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Book Forum — Christian McMillen’s “Discovering Tuberculosis”

This article is part of the series:

9780300190298

 

Christian McMillen’s Discovering Tuberculosis is many things, but mostly it is an account of failure.  The book is a story of disease control in the twentieth century that is anything but controlled.  McMillen gives needed attention to problems of the past that find themselves – unexpectedly, dangerously – occupying our present moment (though it should be made clear from …

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Alberto Prunetti’s “Amianto. Una storia operaia”

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amianto

Amianto. Una storia operaia

by Alberto Prunetti

Edizioni Alegre, 2014, 192 pages.

Amianto. Una storia operaia (Asbestos. A Working-Class Story) is written by Alberto Prunetti, an Italian writer who has published fiction and non-fiction since 2003. The book was originally published in 2012[i] and narrates the life of a factory worker, Renato Prunetti, the author’s father. Renato’s …

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Sarah Pinto’s Daughters of Parvati: Women and Madness in Contemporary India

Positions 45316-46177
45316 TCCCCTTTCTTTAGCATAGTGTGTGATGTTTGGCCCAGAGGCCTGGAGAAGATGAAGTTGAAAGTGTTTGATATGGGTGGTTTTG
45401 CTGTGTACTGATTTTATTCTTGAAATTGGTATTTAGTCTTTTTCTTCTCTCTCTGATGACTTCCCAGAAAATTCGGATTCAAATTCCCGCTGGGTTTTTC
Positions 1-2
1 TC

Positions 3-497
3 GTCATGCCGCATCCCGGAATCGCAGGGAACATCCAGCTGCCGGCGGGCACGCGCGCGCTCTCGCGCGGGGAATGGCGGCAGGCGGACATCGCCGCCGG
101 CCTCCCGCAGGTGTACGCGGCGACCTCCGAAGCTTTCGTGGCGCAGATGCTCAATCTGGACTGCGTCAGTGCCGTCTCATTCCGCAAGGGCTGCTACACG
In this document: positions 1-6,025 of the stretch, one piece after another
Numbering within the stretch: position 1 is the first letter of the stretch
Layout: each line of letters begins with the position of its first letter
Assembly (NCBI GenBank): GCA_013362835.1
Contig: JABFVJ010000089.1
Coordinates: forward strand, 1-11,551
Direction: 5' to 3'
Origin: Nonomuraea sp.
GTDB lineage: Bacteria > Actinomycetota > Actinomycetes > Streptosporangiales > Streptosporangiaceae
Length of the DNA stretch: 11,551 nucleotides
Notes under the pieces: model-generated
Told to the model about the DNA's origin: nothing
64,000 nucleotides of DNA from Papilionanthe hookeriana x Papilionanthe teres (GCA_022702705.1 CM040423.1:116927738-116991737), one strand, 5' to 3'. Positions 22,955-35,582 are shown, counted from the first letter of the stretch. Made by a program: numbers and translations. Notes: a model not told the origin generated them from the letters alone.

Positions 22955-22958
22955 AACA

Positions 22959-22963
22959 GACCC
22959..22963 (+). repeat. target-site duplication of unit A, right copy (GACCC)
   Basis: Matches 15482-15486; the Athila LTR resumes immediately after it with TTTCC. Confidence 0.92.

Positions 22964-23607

sarahpinto

Daughters of Parvati: Women and Madness in Contemporary India

University of Pennsylvania Press, 2014, 283 pages.

Sarah Pinto’s extraordinary ethnography, Daughters of Parvati: Women and Madness in Contemporary India, begins with three epigraphs that have to do with the ethics of writing, representation, and narration. Pinto has much to say about all these things, but the axis on which …

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An anthropology beyond nature and culture? Tim Ingold and Gisli Palsson’s edited volume, Biosocial Becomings.

9781107025639

Biosocial Becomings: Integrating Social and Biological Anthropology

Cambridge University Press, 2013, 288 pages.

This essay originally appeared in Portuguese in the journal Mana. Translated by Daniela Ginsburg.

 

Anthropology established itself as an independent discipline by designating the social as a specific field of study, allowing it to distance itself from certain retrograde positions found within the domain of …

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Daniel Jordan Smith’s AIDS Doesn’t Show Its Face: Inequality, Morality, and Social Change in Nigeria

aids doesn't show its face

AIDS Doesn’t Show Its Face: Inequality, Morality, and Social Change in Nigeria.

University of Chicago Press, 2014, 208 pages

In Daniel Jordan Smith’s AIDS Doesn’t Show Its Face: Inequality, Morality, and Social Change in Nigeria, we confront AIDS as a total social fact of Nigerian society. In this, his third book, Smith, a seasoned anthropologist of Nigeria, presents conclusions …

Books

Heather Paxson’s The Life of Cheese: Crafting Food and Value in America

Paxson Life of Cheese

The Life of Cheese Crafting Food and Value in America

University of California Press, 2012, 332 pages.

Heather Paxson’s The Life of Cheese might seem like an odd book to review for Somatosphere, but a quick glance reveals chapters such as “Microbiopolitics” and “Ecologies of Production” which feel as familiar as well-worn flannel. The Life of Cheese examines the …